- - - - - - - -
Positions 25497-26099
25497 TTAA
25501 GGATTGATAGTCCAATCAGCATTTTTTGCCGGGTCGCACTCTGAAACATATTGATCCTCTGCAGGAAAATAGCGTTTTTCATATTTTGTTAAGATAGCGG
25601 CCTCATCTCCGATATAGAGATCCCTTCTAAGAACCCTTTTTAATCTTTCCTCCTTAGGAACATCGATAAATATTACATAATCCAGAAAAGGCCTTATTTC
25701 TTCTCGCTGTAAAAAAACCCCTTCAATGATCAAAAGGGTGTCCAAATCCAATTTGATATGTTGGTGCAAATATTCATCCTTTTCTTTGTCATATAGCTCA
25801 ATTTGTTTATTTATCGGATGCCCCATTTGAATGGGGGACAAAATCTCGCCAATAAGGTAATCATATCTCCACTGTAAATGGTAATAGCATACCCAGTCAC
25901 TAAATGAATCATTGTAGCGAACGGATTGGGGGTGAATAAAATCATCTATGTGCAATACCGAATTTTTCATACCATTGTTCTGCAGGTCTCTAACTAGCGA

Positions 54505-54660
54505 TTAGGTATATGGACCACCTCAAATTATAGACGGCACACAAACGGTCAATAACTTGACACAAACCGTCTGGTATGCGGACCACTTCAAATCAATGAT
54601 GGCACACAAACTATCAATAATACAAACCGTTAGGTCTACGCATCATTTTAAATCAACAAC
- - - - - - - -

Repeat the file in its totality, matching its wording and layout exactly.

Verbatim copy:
Positions 25497-26099
25497 TTAA
25501 GGATTGATAGTCCAATCAGCATTTTTTGCCGGGTCGCACTCTGAAACATATTGATCCTCTGCAGGAAAATAGCGTTTTTCATATTTTGTTAAGATAGCGG
25601 CCTCATCTCCGATATAGAGATCCCTTCTAAGAACCCTTTTTAATCTTTCCTCCTTAGGAACATCGATAAATATTACATAATCCAGAAAAGGCCTTATTTC
25701 TTCTCGCTGTAAAAAAACCCCTTCAATGATCAAAAGGGTGTCCAAATCCAATTTGATATGTTGGTGCAAATATTCATCCTTTTCTTTGTCATATAGCTCA
25801 ATTTGTTTATTTATCGGATGCCCCATTTGAATGGGGGACAAAATCTCGCCAATAAGGTAATCATATCTCCACTGTAAATGGTAATAGCATACCCAGTCAC
25901 TAAATGAATCATTGTAGCGAACGGATTGGGGGTGAATAAAATCATCTATGTGCAATACCGAATTTTTCATACCATTGTTCTGCAGGTCTCTAACTAGCGA

Positions 54505-54660
54505 TTAGGTATATGGACCACCTCAAATTATAGACGGCACACAAACGGTCAATAACTTGACACAAACCGTCTGGTATGCGGACCACTTCAAATCAATGAT
54601 GGCACACAAACTATCAATAATACAAACCGTTAGGTCTACGCATCATTTTAAATCAACAAC